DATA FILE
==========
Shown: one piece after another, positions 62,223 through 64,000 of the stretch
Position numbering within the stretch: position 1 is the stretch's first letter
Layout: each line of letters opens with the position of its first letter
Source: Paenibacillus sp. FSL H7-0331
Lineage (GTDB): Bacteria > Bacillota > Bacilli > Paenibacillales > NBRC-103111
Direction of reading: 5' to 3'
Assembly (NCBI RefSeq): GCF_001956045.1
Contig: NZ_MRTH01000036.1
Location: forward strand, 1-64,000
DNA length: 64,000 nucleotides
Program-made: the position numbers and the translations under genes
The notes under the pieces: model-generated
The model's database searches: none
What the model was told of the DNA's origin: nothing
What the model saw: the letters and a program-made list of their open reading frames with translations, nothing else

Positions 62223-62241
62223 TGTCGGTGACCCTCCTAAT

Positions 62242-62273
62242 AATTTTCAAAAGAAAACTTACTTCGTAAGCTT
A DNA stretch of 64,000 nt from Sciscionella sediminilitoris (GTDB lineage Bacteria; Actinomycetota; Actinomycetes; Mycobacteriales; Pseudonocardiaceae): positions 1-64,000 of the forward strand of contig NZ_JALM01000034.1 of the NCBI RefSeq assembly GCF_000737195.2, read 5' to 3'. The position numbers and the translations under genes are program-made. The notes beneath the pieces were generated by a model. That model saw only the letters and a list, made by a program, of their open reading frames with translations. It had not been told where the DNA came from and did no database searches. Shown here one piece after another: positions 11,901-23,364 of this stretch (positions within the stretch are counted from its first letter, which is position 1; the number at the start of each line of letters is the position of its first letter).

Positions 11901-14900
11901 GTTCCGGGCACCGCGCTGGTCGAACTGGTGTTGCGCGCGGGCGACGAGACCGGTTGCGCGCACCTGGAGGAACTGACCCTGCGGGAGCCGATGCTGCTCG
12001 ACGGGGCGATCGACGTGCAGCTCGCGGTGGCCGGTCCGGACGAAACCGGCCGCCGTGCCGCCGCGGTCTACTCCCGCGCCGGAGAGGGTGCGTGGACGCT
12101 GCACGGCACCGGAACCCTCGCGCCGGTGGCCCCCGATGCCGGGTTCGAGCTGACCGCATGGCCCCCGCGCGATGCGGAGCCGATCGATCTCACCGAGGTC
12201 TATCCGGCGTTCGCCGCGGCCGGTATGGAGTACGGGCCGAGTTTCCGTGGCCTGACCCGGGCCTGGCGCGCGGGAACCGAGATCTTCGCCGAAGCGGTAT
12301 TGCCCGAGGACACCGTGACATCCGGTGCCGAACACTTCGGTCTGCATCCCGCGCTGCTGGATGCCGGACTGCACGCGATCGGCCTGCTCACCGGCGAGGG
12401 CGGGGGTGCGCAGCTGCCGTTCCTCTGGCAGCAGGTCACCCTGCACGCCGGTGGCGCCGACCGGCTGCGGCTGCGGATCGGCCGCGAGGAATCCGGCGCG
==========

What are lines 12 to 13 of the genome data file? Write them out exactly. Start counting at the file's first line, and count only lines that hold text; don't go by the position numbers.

The notes under the pieces: model-generated
The model's database searches: none